Bonds refers to a card or coupon that can be exchanged for certain types of economic goods, whether these are necessities or money.
The etymological origin of the word bonus goes back to the Latin term bonus , which means ‘good’, ‘good’ or ‘bonanza’.
In the economic and financial field, the word bond usually refers to an income title (stable or variable) or to a debt title, which can be issued by public bodies (supranational, national or state) or by private companies (industrial, commercial or services).
This type of bonds is intended to facilitate the financing of a certain organization, under the commitment to return the money to investors. This means that whoever buys bonds grants a loan to the issuer, and as a creditor, he must benefit from it.
Types of financial bonds
There are several ways to classify bonds. According to the issuer, the characteristics, inflation, currency, etc. However, among the most common classifications we can recognize the following.
According to the issuer and its purpose
- State bonds: are those issued by public bodies with the purpose of financing the national budget. For example, war bonds.
- Corporate bonds: they are issued by private companies in order to finance their investment projects and various activities.
According to credit quality
- Bonds with a high degree of investment: they are those that have a high credit quality, that is, a minimum risk of default.
- High-yield bonds: refers to bonds that, in exchange for a high risk of default, offer high yields.
- Simple bond, no option bonus or bullet bonus: refers to those common bonds in which the investor acts as a creditor of a company’s debt, which undertakes to pay both the amount of the investment and the accrued interest, without any other option.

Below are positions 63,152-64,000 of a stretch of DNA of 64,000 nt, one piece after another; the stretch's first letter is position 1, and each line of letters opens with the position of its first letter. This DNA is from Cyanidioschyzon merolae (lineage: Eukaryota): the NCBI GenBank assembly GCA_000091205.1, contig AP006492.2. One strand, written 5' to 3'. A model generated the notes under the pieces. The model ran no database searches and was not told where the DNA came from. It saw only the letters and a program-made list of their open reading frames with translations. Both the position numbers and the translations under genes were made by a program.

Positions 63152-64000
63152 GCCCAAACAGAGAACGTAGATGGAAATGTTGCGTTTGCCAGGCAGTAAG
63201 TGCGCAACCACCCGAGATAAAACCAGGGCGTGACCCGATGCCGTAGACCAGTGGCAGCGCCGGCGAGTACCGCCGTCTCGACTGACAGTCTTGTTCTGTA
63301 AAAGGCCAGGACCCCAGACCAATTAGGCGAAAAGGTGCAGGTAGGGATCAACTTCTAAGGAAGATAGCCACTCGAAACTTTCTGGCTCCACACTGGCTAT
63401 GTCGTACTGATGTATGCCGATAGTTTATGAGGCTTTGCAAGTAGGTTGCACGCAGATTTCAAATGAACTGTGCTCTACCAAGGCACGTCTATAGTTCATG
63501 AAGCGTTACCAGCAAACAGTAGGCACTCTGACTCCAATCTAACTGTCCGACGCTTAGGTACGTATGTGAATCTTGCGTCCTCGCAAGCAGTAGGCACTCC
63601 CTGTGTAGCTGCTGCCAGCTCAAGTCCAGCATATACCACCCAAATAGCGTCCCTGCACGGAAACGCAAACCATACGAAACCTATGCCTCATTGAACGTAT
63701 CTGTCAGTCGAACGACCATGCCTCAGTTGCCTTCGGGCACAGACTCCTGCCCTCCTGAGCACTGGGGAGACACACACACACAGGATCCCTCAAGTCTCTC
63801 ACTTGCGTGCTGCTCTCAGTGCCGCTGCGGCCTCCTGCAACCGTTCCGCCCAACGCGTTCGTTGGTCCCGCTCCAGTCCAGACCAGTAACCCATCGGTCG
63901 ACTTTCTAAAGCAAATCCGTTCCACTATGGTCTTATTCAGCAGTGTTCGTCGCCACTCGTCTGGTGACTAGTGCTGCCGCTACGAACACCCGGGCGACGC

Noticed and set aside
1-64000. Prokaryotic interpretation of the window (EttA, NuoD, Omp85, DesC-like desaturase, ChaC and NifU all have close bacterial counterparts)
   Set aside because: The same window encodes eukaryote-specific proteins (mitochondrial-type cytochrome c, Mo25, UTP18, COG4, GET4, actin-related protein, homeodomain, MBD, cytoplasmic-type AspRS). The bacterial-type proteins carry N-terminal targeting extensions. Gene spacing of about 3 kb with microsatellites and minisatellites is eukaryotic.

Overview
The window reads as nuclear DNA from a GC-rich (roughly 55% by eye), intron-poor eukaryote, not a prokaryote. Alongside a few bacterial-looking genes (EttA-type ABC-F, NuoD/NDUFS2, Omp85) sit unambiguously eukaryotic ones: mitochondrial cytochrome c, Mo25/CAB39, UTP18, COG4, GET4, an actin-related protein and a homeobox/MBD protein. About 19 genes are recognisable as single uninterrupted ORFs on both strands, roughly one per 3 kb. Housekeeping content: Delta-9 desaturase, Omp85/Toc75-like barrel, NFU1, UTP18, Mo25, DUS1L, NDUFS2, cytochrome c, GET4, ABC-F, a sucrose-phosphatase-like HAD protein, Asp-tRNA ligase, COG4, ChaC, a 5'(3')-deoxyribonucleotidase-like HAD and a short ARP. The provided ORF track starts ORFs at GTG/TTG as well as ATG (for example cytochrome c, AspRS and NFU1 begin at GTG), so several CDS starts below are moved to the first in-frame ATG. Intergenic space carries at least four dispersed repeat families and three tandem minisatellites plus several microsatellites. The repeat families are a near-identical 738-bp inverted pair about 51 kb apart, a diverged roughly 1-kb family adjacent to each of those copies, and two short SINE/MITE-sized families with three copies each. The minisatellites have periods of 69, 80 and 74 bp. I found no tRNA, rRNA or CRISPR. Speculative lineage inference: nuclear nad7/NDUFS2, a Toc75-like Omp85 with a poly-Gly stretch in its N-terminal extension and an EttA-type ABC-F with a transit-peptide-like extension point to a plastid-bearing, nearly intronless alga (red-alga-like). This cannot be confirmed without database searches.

- Perpetual debt bond: this type of bond does not grant the right to reimbursement of the amount invested, but the regular payment of interest, which works as a lifetime return.
- Zero coupon bond: refers to securities where capital and interest are settled in a single act.
- Exchangeable bond: are those bonds that can be exchanged for existing shares, without implying changes in the amount of the investment.
- Convertible bond: those that give the holder the possibility of exchanging it for new shares at a predetermined price, varying the amount of the investment.
Labor bonds are understood as a series of financial contributions granted to workers that complement the salary. However, although they complement the monthly payment, these bonuses do not affect the calculation of labor liabilities (profits and benefits).
Types of labor bonds
- Productivity bonuses: are economic contributions granted at the discretion of those workers who reach an outstanding level of productivity or performance, within the framework of a given period. Productivity or performance bonuses are unique acts, that is, they are punctual and not regular.
- Food voucher: refers to a system of cards or coupons received monthly by all workers of medium and low range, intended to cover their food expenses generated by each workday.
- Transport voucher: it is a monthly salary supplement granted to all the workers of medium and low rank to cover the transport expenses generated by their labor obligations.